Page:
Aquinas revolutionized a thousand years of Christian tradition by rejecting Plato in favor of Aristotle. Plato maintained that ultimate reality consists of essence, whereas Aristotle maintained that existence is primary. For Plato, the world around us that we perceive with our senses contains nothing except impermanent, ever-changing objects. Plato reasoned that for our observations of the world to count as true knowledge and not just as anecdotal evidence, our minds need to make a conceptual leap from individual instances of things to general ideas. He concluded that there must be something permanent that lies behind and unites individual existences, and he referred to this something as “essence.” According to Plato, existence, or the everyday world of objects such as tables, chairs, and dogs, is inherently inferior to essence. Early church thinkers saw in Plato’s ideas a parallel to their own division of the universe into the inherently imperfect, corrupt world of matter and everyday existence and the perfect and heavenly world of spirit.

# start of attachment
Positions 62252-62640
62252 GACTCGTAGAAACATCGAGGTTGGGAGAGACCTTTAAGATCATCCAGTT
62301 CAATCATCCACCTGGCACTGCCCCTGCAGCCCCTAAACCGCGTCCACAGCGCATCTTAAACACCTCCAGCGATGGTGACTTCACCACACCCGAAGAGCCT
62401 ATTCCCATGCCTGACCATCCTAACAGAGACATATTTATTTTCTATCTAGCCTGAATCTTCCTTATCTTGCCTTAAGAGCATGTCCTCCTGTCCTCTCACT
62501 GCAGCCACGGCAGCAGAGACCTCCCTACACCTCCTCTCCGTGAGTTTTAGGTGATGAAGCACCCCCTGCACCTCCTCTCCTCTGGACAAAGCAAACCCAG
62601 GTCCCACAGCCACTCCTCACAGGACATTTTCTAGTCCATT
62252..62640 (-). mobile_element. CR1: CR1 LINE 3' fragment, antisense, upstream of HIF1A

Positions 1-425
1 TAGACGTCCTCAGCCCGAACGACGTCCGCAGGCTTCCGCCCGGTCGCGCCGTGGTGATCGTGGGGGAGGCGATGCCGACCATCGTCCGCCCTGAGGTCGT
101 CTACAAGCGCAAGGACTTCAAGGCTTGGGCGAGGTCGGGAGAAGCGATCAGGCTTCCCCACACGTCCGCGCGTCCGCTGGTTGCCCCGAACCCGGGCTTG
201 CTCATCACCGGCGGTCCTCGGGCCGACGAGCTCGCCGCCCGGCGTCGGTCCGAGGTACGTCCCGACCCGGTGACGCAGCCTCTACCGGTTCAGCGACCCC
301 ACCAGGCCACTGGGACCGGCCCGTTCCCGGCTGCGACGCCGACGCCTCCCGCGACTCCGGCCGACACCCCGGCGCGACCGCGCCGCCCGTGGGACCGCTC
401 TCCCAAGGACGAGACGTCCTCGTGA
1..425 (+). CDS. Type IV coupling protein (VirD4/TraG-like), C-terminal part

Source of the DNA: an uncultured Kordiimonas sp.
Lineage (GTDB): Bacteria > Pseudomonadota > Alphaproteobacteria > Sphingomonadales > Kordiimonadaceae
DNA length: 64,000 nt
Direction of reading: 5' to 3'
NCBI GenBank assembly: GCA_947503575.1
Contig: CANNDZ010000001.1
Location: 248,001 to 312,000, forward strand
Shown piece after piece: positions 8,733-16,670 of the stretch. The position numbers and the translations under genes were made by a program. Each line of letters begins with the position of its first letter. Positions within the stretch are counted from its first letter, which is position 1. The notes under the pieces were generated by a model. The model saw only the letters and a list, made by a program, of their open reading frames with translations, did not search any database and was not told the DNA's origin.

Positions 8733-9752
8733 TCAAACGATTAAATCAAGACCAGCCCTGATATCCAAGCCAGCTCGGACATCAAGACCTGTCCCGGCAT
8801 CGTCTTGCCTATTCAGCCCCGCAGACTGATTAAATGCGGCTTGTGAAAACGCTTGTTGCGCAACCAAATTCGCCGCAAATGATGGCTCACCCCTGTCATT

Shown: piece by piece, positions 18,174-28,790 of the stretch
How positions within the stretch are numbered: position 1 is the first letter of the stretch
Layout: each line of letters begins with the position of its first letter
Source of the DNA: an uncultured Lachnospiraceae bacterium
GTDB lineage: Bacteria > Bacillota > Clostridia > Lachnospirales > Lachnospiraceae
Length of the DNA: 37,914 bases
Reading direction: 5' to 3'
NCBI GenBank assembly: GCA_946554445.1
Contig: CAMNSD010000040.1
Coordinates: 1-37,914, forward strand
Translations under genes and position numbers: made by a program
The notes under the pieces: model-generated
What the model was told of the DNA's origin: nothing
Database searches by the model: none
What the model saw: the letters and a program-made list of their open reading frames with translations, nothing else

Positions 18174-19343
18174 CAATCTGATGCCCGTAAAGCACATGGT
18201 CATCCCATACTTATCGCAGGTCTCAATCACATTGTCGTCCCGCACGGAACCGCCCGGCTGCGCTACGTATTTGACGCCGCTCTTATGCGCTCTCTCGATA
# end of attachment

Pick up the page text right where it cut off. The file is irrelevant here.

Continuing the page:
Aquinas follows Aristotle in concluding that Plato’s theory is deficient, in part because it is unable to account for the origin of existence and in part because it is unacceptably dismissive of existence. Holy Scripture states that after each of the six days of Creation, God saw that the fruit of his day’s work was “good” or even “very good.” Furthermore, when Moses asks God how he should refer to him, God responds, “I am that I am,” thereby equating himself with being. In other words, God is pure existence or Being itself. Aquinas argues that man’s purpose consists exactly in developing himself toward Being, not in attempting to escape Being. In the traditional church view prior to Aquinas, the difference between God and his creatures was one of kind, as existence was something that in itself separated us from God. In Aquinas’s view, the difference between God and his creatures is one of degree, and we are separate from God insofar as we do not have as much existence as God. Prior to Aquinas, traditional church thought maintained that existence was the chief impediment to the realization of our spiritual destiny. Aquinas held that our spiritual destiny consists precisely in the enhancement of our existence.